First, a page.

They’re still there. Trouble is, now they’re all 33 and they’re still doing the same thing. The memories I have of being trapped in Piccadilly Bus Station while waiting for the all-night bus or being chased across Piccadilly Gardens by some 13-year-old Perry from Collyhurst wielding a Stanley Knife. Even when I was on the bus I would be petrified because I would always be accosted. They were the most vicious people. They would smack you in the mouth and ask you what you were looking at after.


The impeccably well-dressed Johnny Marr credited the Perries for having a sharp style sense. In a 1984 Record Mirror interview Marr was asked “Who is The Smiths’ favourite fashion designer?” His reply was:

Every Perry Boy who’s ever walked around the centre of Manchester. They are really important to me. When I went to France and New York and all those places, I expected to see all these amazingly dressed people but, honestly, the Perry Boys in Manchester have got so much more class than anybody else in the world. I stole all my fashion ideas from them.

Last year he recalled the Perry Boy style affectionately:

This shirt that I’m wearing now – my sister and I used to wear these shirts in the late ‘70s. These guys called the Perry Boys used to wear them. They always made quite an impression on me. In the Smiths, when I used to wear a sheepskin coat and these necklaces over a sweater and sweaters around my waist — that all came from the Perry Girls. That’s something I saw girls on the street wearing. They weren’t very rock and roll. They were sort of street. Rock ‘n roll in the late ‘70s in the UK – there were a lot of students involved. It was kind of an intellectual thing. I’m talking about working-class people who considered music press to be pretentious. They were probably right. I always liked and admired their style even though I was into music press and rock ‘n roll.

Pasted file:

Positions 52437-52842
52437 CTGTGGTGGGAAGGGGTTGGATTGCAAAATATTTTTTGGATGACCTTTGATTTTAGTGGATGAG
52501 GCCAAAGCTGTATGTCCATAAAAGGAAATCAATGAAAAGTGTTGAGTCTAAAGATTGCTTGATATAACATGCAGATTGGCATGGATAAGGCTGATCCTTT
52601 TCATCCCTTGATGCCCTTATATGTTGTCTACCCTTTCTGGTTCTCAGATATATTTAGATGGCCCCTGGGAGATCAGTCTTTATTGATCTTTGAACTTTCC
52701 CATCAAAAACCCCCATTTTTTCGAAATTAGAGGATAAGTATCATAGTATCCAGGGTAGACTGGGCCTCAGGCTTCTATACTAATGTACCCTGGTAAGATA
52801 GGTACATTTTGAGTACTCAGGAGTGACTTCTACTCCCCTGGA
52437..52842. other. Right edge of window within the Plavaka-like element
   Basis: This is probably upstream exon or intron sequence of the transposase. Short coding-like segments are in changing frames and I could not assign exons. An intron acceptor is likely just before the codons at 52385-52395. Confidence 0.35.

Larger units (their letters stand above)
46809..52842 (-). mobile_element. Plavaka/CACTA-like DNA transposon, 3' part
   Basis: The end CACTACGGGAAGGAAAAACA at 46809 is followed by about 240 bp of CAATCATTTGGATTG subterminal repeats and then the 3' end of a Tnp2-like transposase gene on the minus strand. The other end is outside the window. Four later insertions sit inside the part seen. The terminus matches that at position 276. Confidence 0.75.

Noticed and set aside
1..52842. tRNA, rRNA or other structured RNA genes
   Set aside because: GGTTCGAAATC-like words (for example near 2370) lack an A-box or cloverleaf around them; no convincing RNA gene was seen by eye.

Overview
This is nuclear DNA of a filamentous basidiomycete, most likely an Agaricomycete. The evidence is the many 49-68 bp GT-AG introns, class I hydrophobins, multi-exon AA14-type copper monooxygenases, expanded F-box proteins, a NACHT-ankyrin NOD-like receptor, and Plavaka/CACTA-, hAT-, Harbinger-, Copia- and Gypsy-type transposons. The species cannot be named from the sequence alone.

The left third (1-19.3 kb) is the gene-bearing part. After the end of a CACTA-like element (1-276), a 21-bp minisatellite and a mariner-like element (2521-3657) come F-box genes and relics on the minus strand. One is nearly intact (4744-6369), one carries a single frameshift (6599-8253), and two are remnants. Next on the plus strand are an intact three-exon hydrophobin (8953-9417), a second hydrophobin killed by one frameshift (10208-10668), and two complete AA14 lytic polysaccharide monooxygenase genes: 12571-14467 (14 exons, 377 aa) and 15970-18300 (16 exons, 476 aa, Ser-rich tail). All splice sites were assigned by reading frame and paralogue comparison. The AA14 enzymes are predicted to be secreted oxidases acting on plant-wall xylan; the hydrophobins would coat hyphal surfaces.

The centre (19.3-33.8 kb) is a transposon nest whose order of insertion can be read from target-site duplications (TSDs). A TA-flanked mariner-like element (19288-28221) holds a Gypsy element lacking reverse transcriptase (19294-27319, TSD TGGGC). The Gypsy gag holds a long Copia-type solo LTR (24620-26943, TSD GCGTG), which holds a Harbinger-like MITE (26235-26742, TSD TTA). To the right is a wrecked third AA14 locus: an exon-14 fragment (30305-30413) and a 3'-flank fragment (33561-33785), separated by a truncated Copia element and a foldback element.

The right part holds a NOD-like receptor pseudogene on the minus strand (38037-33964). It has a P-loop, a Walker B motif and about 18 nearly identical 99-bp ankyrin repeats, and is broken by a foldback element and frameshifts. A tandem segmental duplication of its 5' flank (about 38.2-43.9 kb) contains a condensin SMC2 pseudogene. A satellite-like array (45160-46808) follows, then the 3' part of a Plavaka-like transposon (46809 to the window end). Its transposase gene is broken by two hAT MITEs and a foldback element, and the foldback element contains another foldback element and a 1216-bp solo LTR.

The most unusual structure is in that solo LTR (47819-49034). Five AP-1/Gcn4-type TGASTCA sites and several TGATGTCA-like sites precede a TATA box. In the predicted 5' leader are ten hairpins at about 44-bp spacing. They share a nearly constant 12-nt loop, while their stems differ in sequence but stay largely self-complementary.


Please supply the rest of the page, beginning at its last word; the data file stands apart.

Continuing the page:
Drawing of a Perry Boy by author Ian Hough

Blogger Eric Brightwell listed several diverse U.K. and American bands as Perry favorites:

As with all the best youth subcultures, music played a central role for Perries. The Perry soundtrack included Disco, Soul, Roxy Music, David Bowie and neo-psychedelic post-punk bands. Favored American neo-psychedelic bands included Athens’s R.E.M., Milwaukee’s Plasticland, Rhode Island’s Plan 9, St. Paul’s Hüsker Dü and Los Angeles’s Paisley Underground (The Dream Syndicate,Green on Red, Rain Parade, and The Three O’Clock) as well as Liverpool’s Echo & the Bunnymen and Teardrop Explodes. Local post-Punk bands with Perry Boy elements in their audience included Joy Division, The Chameleons, Crispy Ambulance, Magazine and Vibrant Thigh. And they liked The Cramps. Tellingly, few if any bands from London made the grade.

Pips Disco in Manchester, behind the cathedral, had five themed dance floors, including the the Bowie Room, the Roxy Room, where you were encouraged to “dress smart,” according to the admission tickets, and a Perry Room. Although there were no self-identified Perry bands, Stockholm Monsters had Perry Boys (and one Perry Girl) among its personnel, as did Happy Mondays, Hungry Sox, The Stone Roses, and Inspiral Carpets.

The co-existing ‘70s Mod Revival look outlived the Perries, and other fashion-oriented subcultures eclipsed them in the ‘80s, but that Perry wedge haircut was seen on several New Romantic, synth-pop, and New Wave bands for years (Japan, Spandau Ballet, Soft Cell, The Human League, early Duran Duran). And the perennial Bryan Ferry “flick” haircut will never, ever die.

Don Letts’ 2012 Fred Perry Subculture series, Mods:

More after the jump…

Posted by Kimberly J. Bright | Leave a comment
Surf meets Soul meets Star-Spangled silliness: The Just Brothers’ ‘Sliced Tomatoes’